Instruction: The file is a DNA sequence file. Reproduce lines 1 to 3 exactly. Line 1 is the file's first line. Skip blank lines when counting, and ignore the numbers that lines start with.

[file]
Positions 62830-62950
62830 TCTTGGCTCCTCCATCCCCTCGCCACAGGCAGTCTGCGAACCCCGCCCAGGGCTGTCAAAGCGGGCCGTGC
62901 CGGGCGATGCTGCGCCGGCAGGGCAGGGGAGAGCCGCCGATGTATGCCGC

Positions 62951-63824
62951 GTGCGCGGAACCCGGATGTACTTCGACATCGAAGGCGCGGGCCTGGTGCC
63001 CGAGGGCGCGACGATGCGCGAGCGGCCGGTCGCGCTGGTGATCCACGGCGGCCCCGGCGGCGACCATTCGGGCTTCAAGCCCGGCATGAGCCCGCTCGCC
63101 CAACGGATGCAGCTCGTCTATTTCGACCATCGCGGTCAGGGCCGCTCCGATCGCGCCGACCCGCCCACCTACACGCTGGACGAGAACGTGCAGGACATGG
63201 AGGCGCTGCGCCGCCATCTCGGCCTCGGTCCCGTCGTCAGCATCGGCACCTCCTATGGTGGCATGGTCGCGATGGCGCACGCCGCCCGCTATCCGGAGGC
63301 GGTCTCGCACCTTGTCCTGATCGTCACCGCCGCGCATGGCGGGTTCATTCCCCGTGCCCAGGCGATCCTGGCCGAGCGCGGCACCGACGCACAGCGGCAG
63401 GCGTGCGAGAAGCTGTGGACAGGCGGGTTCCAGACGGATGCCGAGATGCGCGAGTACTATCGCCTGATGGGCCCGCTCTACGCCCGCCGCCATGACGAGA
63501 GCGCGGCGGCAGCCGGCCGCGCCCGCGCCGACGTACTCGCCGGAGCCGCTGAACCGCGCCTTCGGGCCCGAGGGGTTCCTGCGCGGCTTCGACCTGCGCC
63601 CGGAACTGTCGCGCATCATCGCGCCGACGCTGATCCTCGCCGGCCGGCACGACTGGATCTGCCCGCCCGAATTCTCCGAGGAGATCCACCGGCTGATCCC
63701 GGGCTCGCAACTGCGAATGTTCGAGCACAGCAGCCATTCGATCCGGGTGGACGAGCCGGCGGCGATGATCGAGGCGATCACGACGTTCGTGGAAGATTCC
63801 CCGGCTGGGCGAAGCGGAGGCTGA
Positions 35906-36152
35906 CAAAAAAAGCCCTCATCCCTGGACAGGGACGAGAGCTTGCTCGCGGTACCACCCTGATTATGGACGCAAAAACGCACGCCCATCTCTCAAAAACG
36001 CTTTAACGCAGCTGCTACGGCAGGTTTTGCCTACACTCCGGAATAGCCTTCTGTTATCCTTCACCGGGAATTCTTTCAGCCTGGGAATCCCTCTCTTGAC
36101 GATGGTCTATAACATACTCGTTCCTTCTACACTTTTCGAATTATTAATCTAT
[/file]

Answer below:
Positions 62830-62950
62830 TCTTGGCTCCTCCATCCCCTCGCCACAGGCAGTCTGCGAACCCCGCCCAGGGCTGTCAAAGCGGGCCGTGC
62901 CGGGCGATGCTGCGCCGGCAGGGCAGGGGAGAGCCGCCGATGTATGCCGC